Lockheed Martin (LMT) reported first-quarter earnings that soared 23% despite weaker revenue for the defense contractor.

The Pentagon’s largest supplier also raised its 2014 guidance by 25 cents on Tuesday, forecasting per-share earnings of $10.50 to $10.80. Lockheed still expects $44 billion to $45.5 billion in net sales.

The company said its profit jumped to $933 million, or $2.87 a share, from $761 million, or $2.33 a share, in the year-ago period. Total revenue fell 3.9% to $10.65 billion.

Lockheed topped Wall Street expectations for per-share earnings of $2.53, while revenue fell short of a consensus estimate of $10.89 billion.

The earnings beat comes as Lockheed and other defense contractors battle a decline in spending at the Pentagon. With a portfolio of fighter jets and missile-defense systems, the Bethesda, Md.-based company has been able to weather the storm better than some of its rivals.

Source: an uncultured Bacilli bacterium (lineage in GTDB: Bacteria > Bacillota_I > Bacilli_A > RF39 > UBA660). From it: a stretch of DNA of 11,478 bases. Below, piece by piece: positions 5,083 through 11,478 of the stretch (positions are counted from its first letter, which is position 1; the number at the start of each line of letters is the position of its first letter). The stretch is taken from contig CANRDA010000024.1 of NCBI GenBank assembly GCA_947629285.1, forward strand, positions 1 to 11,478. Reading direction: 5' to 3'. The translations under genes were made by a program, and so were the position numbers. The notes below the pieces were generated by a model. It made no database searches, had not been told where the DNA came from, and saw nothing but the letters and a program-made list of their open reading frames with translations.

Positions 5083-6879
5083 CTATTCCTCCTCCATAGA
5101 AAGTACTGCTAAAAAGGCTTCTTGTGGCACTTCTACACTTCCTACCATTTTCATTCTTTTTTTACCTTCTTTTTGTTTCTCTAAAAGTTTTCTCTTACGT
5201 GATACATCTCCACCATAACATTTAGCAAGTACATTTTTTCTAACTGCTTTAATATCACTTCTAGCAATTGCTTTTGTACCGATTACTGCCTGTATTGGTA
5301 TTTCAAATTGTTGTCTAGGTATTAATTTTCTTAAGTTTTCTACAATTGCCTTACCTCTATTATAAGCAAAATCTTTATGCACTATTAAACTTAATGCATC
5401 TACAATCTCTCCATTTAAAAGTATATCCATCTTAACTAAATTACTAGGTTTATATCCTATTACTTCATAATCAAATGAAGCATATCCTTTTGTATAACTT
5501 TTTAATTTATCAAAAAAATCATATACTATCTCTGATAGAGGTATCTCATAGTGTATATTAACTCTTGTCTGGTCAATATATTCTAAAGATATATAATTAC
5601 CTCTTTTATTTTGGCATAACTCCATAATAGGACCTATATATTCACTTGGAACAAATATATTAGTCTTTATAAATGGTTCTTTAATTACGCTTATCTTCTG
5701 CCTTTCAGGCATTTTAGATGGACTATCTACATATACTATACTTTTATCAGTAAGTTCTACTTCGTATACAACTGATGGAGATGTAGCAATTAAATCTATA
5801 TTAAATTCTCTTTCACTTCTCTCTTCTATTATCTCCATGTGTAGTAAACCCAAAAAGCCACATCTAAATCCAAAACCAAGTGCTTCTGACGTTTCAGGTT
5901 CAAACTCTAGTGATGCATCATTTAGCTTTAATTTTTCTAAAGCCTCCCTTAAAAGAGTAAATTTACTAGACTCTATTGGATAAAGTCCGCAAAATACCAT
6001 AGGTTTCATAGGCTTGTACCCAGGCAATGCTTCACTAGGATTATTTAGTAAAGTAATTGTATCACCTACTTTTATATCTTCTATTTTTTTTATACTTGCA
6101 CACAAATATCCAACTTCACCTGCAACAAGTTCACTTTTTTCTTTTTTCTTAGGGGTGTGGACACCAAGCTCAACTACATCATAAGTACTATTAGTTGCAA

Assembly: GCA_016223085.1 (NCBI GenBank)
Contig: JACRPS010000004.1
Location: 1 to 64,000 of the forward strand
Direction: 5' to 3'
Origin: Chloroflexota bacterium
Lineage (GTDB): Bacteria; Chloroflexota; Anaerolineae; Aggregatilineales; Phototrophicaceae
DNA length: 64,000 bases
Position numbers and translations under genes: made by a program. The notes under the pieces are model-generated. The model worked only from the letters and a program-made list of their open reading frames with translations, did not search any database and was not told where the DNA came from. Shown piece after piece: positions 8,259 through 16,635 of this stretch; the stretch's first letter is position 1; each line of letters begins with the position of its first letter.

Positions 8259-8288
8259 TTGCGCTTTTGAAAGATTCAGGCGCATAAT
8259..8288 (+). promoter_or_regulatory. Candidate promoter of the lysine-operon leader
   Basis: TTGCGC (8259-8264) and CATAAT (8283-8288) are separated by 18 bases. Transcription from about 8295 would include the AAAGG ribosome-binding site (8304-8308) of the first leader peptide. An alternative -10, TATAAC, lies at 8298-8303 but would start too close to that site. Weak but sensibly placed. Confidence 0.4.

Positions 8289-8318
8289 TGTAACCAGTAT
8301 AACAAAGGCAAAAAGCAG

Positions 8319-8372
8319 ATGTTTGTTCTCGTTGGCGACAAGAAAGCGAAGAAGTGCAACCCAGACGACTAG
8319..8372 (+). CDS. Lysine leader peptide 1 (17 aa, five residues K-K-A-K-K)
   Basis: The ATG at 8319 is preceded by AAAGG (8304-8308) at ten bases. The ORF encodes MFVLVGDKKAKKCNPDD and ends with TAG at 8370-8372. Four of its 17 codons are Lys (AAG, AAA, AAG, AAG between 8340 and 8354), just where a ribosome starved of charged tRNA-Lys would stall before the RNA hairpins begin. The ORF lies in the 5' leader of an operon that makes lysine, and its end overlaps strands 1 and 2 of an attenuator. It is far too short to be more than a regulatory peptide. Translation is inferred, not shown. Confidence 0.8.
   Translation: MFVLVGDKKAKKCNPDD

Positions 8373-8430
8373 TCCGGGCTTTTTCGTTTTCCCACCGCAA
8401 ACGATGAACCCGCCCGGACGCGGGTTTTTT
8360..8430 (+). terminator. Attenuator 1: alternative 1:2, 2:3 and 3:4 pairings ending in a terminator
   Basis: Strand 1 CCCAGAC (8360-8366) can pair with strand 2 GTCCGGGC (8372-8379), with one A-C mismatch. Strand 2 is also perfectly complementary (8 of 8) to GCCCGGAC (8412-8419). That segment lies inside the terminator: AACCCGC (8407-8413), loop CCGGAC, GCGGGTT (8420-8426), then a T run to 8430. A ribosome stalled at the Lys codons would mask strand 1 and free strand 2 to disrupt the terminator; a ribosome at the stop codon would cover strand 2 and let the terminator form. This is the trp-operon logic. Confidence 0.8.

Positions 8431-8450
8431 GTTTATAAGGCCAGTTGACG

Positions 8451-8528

However, during a conference call on Tuesday, Lockheed said U.S. budget cuts will likely drag company’s military sales down 6% in 2014 after a 4% decline in fiscal 2013.

Lockheed’s F-35 Joint Strike Fighter program, which is developing a new military jet, helped the aeronautics segment post top- and bottom-line growth in the first quarter. The company’s missiles unit booked a higher operating profit as wider margins offset weaker sales year-over-year.

Lawmakers and officials from the U.S. Department of Defense are pressuring Lockheed, United Technologies (UTX) and other contractors working on the F-35 to reduce costs. The jet, which is expected to enter service by the end of 2015, has gone over budget.

The Pentagon recently approved the F-35’s first trans-Atlantic in July, when the fighter jet will attend air shows near London.

Lockheed shares dropped 0.3% to $161.00 in recent trading.

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